An oral presentation is different from most types of assignment, in that you are required to prepare a talk or lead a discussion live in class.
- The listener of an oral presentation only has one opportunity to understand your point of view. State your ideas simply and clearly, without much jargon.
- In preparing your talk, only write as much as you can say in the allocated time schedule. A good guide is one typed, A4 page with approx. 2cm margins, in a 12 size font, for each 5 minutes worth of speaking at a moderate (conversational) pace.
- Have some kind of structure to your talk. For example a chronological/historical format, or a step-by-step, procedural structure.
- Alternatively, group similar ideas together under different themes and present each of these themes in order of priority, depending on the angle/focus of your talk.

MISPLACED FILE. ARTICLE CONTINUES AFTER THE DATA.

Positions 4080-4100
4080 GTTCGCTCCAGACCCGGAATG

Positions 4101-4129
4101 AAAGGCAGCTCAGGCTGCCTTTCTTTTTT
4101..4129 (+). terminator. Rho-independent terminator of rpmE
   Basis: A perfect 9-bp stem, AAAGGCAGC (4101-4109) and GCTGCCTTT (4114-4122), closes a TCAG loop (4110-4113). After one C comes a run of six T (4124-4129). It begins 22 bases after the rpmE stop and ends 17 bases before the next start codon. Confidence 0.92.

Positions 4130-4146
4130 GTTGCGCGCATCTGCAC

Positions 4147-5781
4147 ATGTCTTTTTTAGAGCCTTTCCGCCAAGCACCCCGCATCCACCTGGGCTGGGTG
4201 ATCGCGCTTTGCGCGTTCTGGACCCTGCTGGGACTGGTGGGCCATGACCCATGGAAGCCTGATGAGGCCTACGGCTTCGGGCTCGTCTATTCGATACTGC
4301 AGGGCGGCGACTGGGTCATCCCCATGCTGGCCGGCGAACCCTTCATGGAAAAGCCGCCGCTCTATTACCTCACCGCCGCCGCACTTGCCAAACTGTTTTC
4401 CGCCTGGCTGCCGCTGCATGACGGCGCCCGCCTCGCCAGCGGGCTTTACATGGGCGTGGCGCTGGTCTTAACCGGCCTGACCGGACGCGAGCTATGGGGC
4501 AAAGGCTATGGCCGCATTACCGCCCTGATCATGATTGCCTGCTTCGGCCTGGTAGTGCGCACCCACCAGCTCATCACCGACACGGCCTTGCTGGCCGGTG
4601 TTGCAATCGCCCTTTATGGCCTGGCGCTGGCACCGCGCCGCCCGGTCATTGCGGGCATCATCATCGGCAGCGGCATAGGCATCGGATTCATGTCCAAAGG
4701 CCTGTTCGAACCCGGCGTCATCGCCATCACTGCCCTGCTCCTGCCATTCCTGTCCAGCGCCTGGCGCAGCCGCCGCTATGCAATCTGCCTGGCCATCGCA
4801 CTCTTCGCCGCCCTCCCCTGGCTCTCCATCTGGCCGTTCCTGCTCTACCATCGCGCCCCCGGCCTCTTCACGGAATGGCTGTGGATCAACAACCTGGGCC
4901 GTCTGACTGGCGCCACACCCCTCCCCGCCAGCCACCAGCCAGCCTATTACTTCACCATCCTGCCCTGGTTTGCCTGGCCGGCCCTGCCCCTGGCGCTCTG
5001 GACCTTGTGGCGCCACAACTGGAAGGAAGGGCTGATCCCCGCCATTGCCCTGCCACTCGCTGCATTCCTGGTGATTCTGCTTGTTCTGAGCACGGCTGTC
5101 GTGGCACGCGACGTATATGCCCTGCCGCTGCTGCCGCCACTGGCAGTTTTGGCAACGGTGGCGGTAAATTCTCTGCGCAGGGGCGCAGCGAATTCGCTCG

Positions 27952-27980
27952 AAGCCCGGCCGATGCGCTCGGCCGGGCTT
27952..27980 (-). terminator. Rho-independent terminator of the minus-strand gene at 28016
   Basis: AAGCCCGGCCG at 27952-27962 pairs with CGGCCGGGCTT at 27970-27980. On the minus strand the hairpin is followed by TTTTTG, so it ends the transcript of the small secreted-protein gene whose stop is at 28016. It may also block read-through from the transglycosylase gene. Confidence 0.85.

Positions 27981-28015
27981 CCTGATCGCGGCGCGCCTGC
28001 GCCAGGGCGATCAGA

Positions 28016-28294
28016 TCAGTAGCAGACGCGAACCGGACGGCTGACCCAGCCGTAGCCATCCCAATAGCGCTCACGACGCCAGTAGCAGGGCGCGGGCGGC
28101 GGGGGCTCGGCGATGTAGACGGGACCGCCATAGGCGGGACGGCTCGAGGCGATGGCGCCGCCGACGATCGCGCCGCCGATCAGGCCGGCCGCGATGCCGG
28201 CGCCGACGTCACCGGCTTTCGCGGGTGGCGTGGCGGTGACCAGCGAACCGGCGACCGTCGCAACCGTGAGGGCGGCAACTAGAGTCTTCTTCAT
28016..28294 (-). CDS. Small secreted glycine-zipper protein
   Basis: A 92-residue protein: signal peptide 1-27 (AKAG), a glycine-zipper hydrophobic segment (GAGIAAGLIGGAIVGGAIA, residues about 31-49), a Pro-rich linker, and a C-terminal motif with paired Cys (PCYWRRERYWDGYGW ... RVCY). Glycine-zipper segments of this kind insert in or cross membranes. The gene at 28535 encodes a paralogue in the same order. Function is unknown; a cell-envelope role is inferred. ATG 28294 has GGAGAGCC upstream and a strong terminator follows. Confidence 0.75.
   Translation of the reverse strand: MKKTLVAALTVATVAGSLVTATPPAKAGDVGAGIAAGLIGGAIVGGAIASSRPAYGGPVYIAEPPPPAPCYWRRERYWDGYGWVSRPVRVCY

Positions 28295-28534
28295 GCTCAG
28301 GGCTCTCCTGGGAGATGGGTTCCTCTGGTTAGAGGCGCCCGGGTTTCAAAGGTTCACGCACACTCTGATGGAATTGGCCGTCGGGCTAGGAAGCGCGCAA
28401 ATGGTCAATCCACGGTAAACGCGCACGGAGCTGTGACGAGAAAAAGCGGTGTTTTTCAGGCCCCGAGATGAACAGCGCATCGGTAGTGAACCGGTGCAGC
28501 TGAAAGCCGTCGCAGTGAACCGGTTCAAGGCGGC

- Remember to prepare the listener for what section of your talk is coming up next, with phrases like “having covered the first two central points, I'll now turn to look at the third”, or "the final issue to cover is situational dependency, which I will look at now”.
- Reduce conjunctions, like “therefore”, “however”, and “additionally”. When read aloud, can make your talk sound artificial and staged. Instead, try to use simple phrases like “the next point to focus on”, or “but this isn't always the case”.
- It is okay to use contractions like “I'll”, “doesn't”, etc. These enhance the flow and help to naturalise your speech.
- At the end of the talk summarise what you have covered. Give a brief description of each theme or step you outlined.